— The Social Principles of Jesus • Walter Rauschenbusch

... it so well hidden," mourned Mrs. Dickson, "under a stone in the fireplace. And then to think that the mine should give out at the same time!" and again she ...
— The Cave of Gold - A Tale of California in '49 • Everett McNeil

... did its work well, but it was beginning to suffer therefrom. The fire was almost smothered, but enough air reached it around the edges of the thick cloth to cause it to burn with considerable vigor, and give out a slight illumination, but, worst of all, it filled the room with dense, overpowering smoke. Breathing was difficult and ...
— The Great Cattle Trail • Edward S. Ellis

... 'We'll give out we're tryin' for the second bottom,' said Dave Regan. 'We'll have to rig a fan for air, anyhow, and you don't want air ...
— Joe Wilson and His Mates • Henry Lawson

... didn't mean to tell you, old man. But there—the cat's out. That's what took me to Brahmson's that afternoon we met! And I harmonised it myself, mind you, every crotchet. I picked up enough at the Conservatoire for that. You know lots of fellows only do the tune—they give out all the other work." ...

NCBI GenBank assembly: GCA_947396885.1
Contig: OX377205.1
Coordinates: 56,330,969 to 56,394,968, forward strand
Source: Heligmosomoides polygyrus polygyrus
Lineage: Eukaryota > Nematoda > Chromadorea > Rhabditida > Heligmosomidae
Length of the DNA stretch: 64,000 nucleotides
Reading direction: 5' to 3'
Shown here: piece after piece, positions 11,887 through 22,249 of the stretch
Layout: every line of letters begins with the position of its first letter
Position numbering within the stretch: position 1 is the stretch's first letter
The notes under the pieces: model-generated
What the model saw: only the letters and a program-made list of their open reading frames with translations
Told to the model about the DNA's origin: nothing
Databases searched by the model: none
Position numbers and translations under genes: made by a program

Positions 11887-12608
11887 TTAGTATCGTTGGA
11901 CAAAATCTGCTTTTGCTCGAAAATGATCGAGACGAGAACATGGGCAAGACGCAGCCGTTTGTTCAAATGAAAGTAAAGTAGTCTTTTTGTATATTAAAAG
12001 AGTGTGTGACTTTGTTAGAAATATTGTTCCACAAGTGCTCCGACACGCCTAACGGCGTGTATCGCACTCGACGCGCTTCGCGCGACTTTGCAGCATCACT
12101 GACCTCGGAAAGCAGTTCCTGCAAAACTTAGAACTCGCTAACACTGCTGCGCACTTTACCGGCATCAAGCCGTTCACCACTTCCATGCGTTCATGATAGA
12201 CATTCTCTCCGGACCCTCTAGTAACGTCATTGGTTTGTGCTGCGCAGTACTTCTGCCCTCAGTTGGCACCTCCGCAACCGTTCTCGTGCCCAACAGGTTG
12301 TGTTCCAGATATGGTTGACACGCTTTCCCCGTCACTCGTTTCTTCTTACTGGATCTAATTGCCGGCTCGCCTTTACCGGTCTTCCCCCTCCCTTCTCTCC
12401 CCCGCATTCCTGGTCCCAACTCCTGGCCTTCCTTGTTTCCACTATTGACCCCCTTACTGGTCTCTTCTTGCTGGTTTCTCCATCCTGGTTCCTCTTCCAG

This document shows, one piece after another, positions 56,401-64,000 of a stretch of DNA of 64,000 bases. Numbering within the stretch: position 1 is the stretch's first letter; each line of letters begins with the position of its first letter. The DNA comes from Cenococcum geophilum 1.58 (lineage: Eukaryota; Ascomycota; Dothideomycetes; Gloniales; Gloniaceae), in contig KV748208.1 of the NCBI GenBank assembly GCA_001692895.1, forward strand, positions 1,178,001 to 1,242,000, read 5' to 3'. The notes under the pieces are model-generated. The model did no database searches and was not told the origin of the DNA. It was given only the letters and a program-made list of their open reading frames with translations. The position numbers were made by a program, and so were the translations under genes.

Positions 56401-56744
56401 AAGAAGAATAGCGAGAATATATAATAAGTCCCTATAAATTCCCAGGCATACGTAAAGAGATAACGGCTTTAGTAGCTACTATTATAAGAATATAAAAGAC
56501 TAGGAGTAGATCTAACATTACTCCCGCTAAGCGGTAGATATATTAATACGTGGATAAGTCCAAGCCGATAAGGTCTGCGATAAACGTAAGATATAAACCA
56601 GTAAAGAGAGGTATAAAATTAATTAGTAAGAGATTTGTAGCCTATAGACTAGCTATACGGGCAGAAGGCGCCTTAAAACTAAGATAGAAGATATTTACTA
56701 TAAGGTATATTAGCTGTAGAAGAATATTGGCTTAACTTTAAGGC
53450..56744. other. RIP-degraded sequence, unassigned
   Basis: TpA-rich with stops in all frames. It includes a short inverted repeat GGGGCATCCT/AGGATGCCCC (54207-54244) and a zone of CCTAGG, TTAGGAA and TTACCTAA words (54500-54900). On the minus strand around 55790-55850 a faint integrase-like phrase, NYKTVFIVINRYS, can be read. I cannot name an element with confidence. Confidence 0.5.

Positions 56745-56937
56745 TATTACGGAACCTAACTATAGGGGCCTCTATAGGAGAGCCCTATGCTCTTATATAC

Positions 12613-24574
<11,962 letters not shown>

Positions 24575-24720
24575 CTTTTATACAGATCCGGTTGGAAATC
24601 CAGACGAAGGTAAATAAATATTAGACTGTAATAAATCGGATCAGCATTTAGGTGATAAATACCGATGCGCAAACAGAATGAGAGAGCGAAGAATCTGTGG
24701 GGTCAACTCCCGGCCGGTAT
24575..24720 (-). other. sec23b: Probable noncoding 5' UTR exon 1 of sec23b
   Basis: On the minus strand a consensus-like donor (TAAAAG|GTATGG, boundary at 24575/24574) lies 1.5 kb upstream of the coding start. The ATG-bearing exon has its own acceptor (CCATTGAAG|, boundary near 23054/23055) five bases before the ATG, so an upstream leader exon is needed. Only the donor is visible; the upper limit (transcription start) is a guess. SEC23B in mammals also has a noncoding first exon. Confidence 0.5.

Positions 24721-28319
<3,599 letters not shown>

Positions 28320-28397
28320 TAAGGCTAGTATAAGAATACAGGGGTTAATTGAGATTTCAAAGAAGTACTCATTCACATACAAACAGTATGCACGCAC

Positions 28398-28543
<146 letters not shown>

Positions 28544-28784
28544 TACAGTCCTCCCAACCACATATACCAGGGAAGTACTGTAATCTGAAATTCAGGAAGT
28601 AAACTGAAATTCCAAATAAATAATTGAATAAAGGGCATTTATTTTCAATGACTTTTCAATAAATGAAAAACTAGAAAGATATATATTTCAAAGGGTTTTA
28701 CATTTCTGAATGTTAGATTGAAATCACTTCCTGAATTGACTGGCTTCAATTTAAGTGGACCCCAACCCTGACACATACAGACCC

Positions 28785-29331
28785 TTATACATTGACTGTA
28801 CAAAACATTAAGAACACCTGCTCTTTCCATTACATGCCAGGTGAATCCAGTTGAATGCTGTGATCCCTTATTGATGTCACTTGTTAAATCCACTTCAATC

— Merely Mary Ann • Israel Zangwill

... almost forgotten to relate the most noteworthy thing in this matter; namely, that notwithstanding the general scarcity of the genuine weed, Jackson was provided with a supply; nor did it give out, until very shortly previous ...
— Redburn. His First Voyage • Herman Melville

... terrified, have but time to give out one wild cry—a shriek. Before either can utter a second, brawny arms embrace them; blinds are thrown over their faces; and, half stifled, they feel themselves lifted from their feet, and borne ...
— The Death Shot - A Story Retold • Mayne Reid